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New Guidelines for Osteoporosis in Men

American College of Physicians Urges Periodic Screening for Older Men
WebMD Health News
Reviewed by Louise Chang, MD

May 8, 2008 -- The American College of Physicians has issued new guidelines to bring awareness to osteoporosis screening in older men.

"Osteoporosis is not just a women's disease," says Amir Qaseem, MD, PhD, MHA, of the American College of Physicians, in a news release. "Not enough older men are being screened."

Osteoporosis is a condition in which bones become less dense, more porous, and more susceptible to fractures. It is commonly thought of as a problem for postmenopausal women, but it can also occur in men.

The American College of Physicians reports that the prevalence of osteoporosis is estimated to be 7% of white men, 5% of African-American men, and 3% of Hispanic men in the U.S. But the group says those figures are expected to grow as the population ages within the next 15 years.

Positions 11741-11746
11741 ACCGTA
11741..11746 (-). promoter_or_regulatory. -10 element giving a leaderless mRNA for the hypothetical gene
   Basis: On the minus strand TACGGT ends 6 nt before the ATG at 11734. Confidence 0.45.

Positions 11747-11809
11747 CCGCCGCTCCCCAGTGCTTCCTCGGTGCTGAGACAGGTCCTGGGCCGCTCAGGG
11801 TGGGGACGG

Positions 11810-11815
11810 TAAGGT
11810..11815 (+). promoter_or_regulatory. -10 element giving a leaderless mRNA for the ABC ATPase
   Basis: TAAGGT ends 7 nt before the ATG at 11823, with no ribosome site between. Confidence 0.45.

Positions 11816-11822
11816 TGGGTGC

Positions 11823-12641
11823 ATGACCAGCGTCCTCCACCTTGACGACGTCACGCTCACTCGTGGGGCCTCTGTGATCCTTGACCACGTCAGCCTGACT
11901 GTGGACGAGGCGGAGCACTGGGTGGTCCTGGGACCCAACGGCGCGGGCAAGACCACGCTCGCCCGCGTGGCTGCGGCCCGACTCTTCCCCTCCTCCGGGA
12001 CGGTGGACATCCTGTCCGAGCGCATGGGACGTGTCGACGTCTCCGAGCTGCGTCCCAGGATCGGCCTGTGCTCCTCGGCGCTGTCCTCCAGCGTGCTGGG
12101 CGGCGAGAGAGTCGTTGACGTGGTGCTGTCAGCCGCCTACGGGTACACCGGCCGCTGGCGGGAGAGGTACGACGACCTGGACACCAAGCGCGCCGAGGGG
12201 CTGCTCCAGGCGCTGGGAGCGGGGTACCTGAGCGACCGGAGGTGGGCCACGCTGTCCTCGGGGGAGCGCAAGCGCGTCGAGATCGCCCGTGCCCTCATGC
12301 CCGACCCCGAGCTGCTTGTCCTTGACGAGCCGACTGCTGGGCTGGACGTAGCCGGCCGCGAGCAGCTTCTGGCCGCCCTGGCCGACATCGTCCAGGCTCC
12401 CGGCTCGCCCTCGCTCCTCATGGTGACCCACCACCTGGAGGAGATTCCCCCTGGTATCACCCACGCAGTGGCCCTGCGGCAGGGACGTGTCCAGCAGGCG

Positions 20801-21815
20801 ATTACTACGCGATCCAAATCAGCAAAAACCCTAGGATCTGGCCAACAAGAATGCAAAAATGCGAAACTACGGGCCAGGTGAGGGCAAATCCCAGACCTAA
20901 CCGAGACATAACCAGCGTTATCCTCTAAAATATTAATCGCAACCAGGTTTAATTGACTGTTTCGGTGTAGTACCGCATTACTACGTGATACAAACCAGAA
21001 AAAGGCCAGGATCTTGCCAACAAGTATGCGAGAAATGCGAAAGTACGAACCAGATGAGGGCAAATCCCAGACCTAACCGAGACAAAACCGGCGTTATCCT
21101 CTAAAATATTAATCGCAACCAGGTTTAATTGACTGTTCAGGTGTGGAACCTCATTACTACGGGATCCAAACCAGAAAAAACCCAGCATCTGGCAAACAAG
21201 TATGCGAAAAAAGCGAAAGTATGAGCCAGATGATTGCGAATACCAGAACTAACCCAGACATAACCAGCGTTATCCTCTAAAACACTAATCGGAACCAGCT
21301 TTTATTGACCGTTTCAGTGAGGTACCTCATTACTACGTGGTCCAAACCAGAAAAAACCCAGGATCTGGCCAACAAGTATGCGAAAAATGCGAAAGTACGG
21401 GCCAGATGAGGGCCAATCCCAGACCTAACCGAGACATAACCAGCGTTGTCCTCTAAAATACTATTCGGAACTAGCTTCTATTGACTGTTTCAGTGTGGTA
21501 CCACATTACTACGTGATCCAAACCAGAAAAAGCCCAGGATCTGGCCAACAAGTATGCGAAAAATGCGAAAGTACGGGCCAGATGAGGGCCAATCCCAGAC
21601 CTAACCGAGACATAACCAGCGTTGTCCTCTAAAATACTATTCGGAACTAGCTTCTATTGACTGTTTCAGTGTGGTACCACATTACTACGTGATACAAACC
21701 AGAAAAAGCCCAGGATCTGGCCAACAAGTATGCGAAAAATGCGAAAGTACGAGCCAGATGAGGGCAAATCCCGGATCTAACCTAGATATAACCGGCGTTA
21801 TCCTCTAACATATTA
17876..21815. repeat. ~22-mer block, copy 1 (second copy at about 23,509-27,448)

Among the new guidelines:

  • Clinicians should periodically assess older men for risk factors of osteoporosis.
  • Clinicians should obtain DXA tests for men who are at increased risk for osteoporosis and candidates for medication treatment. The DXA test (dual-energy X-ray absorptiometry) measures bone density.
  • More research is recommended to assess screening tests for osteoporosis in men.

Here are some of the main risk factors of osteoporosis for men:

The new guidelines are published in the May 6 issue of Annals of Internal Medicine.

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